Web accessibility statement

RNIB's website has been designed with the needs of people with sight problems in mind, including those who use access technology to browse the internet. We have also taken on board international guidance and best practice on web accessibility. 

We are committed to ensuring everyone can access our website. This includes people with sight problems, hearing, mobility and cognitive impairments as well as users with dial-up, older browsers or newer technologies such as smartphones and tablets. 

If you have any comments and or suggestions please don't hesitate to contact us about the site by emailing webeditor@rnib.org.uk

Conformance statement

RNIB works towards meeting the RNIB Surf Right Guidelines for web accessibility. The checkpoints are taken from Website Accessibility Initiative (WAI) guidelines, published by the World Wide Web Consortium (W3C).

The site is tested regularly to ensure that we are working towards the standards. The site also undergoes user testing by blind and partially sighted users.

We test the website using the following browsers:

Windows

  • Internet Explorer 7, 8, 9 and 10
  • Chrome 33
  • Firefox 28
  • Opera 20

Mac

  • Chrome 33
  • Firefox 28
  • Safari 7
  • Opera 20

Mobile

  • Apple iOS - Safari 6 on iOS6 and Safari 7 on iOS7
  • Android - Default web browser and Chrome 33

Surf Right

RNIB's take on web accessibility has been summarised in the Surf Right standard. This is the result of an intensive work of research aimed to address the most important challenges faced by disabled people. 

Most of the guidance and requirements that need to be met to reach the Surf Right standard are based on the World Wide Web Consortium (W3C) Web Accessibility Initiative (WAI) recommendations. The Surf Right standard is aligned to the WAI Web Content Accessibility Guidelines 2.0 (WCAG 2.0).

Main differences with WCAG 2.0

There are some differences in the organisation of guidelines and conformance requirements between Surf Right and WCAG 2.0. Surf Right is similar to WCAG 2.0 Double-A guidance, with the following main differences:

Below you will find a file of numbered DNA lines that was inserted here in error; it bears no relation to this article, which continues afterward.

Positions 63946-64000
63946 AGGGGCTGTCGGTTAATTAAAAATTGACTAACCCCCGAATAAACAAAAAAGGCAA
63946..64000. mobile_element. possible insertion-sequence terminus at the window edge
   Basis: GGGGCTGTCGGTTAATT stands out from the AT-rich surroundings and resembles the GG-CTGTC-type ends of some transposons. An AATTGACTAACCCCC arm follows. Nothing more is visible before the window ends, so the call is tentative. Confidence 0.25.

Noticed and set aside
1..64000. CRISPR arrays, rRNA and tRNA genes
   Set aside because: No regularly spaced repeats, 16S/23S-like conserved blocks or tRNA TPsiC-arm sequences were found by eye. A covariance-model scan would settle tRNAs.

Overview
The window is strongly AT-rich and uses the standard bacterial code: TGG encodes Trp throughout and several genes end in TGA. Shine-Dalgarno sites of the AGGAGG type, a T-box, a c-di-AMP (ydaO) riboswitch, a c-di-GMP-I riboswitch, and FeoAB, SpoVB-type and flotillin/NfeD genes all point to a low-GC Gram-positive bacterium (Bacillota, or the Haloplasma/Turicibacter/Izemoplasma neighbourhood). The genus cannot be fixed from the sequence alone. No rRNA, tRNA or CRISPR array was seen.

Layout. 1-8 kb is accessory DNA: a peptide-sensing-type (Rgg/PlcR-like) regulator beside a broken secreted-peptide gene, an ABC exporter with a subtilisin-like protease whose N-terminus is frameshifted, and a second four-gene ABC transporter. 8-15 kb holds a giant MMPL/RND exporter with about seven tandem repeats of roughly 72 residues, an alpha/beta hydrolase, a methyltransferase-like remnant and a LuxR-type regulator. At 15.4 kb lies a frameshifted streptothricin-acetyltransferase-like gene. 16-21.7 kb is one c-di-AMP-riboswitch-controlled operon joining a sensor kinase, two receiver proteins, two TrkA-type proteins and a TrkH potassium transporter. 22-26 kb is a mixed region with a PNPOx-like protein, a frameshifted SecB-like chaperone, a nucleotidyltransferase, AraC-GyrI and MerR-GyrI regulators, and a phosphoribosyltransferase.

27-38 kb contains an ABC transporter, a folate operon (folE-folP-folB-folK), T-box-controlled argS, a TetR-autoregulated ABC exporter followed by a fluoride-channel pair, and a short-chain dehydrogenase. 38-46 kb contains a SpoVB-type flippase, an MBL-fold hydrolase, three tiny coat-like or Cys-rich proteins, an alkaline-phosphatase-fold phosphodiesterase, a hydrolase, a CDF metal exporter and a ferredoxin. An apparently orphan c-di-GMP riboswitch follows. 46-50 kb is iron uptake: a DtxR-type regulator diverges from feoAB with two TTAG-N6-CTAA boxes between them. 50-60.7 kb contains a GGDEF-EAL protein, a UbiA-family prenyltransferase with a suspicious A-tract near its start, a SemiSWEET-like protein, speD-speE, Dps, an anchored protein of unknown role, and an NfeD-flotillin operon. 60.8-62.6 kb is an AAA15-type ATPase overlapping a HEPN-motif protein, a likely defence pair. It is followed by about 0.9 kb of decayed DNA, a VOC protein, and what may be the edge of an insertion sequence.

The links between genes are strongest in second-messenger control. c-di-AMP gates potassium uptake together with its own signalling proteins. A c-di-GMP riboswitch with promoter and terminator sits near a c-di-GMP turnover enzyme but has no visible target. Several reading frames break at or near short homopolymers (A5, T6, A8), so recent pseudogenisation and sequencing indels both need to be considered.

• Exclusion of WCAG Double-A requirements: Surf Right does not require two of the more technically challenging WCAG 2.0 Double-A requirements where practical alternatives can be provided.
  • Inclusion of WCAG 2.0 Triple-A requirements: Surf Right includes some of the higher level requirements of WCAG 2.0, where our experience shows that they are both valid and important to disabled users.
  • Reliance on client-side script: WCAG 2.0 allows reliance on accessibility supported JavaScript or other client-side script. Surf Right requires that an alternative mechanism is provided for core or important information and functionality.
  • Additional requirements: Surf Right requires the use or avoidance of some techniques where experience has proved that to do so would significantly improve accessibility. Currently these techniques (called Surf Right Best Practice requirements) aren't specifically mentioned in WCAG 2.0 sufficient techniques or failures.

Image ALT text and accessibility

As standard we only use ALT tags where an image conveys essential information for the meaning of the page - for example a diagram about how to do something. Where an image is purely decorative we don't add ALT as this is superfluous information, and extra 'noise' that someone with a screenreader will have to get through before getting to the essential information on a page.
 

Further information

For more details about Surf Right and RNIB's work with web accessibility, contact webeditor@rnib.org.uk.

Report websites with accessibility issues to Fix the Web.

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